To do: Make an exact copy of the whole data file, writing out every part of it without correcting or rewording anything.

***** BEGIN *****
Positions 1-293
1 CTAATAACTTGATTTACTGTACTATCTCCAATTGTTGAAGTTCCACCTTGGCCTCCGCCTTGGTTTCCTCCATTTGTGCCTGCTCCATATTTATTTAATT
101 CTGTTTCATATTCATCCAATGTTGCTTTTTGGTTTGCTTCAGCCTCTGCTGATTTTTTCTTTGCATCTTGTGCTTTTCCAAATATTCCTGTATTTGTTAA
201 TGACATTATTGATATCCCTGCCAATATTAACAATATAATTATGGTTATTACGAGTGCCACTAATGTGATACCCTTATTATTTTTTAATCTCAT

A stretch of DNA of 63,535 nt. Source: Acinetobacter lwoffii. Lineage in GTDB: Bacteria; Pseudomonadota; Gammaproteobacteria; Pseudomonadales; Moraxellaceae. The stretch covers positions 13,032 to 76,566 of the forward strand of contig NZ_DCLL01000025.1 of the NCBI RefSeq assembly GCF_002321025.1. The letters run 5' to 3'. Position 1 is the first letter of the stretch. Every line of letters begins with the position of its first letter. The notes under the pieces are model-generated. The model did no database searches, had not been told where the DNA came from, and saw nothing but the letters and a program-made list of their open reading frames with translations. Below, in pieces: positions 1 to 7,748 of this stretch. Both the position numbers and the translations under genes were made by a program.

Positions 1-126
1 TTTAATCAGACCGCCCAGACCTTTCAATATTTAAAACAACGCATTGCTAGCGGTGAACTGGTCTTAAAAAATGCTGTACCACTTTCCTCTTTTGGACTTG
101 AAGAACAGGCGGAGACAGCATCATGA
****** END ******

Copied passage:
Positions 1-293
1 CTAATAACTTGATTTACTGTACTATCTCCAATTGTTGAAGTTCCACCTTGGCCTCCGCCTTGGTTTCCTCCATTTGTGCCTGCTCCATATTTATTTAATT
101 CTGTTTCATATTCATCCAATGTTGCTTTTTGGTTTGCTTCAGCCTCTGCTGATTTTTTCTTTGCATCTTGTGCTTTTCCAAATATTCCTGTATTTGTTAA
201 TGACATTATTGATATCCCTGCCAATATTAACAATATAATTATGGTTATTACGAGTGCCACTAATGTGATACCCTTATTATTTTTTAATCTCAT

A stretch of DNA of 63,535 nt. Source: Acinetobacter lwoffii. Lineage in GTDB: Bacteria; Pseudomonadota; Gammaproteobacteria; Pseudomonadales; Moraxellaceae. The stretch covers positions 13,032 to 76,566 of the forward strand of contig NZ_DCLL01000025.1 of the NCBI RefSeq assembly GCF_002321025.1. The letters run 5' to 3'. Position 1 is the first letter of the stretch. Every line of letters begins with the position of its first letter. The notes under the pieces are model-generated. The model did no database searches, had not been told where the DNA came from, and saw nothing but the letters and a program-made list of their open reading frames with translations. Below, in pieces: positions 1 to 7,748 of this stretch. Both the position numbers and the translations under genes were made by a program.

Positions 1-126
1 TTTAATCAGACCGCCCAGACCTTTCAATATTTAAAACAACGCATTGCTAGCGGTGAACTGGTCTTAAAAAATGCTGTACCACTTTCCTCTTTTGGACTTG
101 AAGAACAGGCGGAGACAGCATCATGA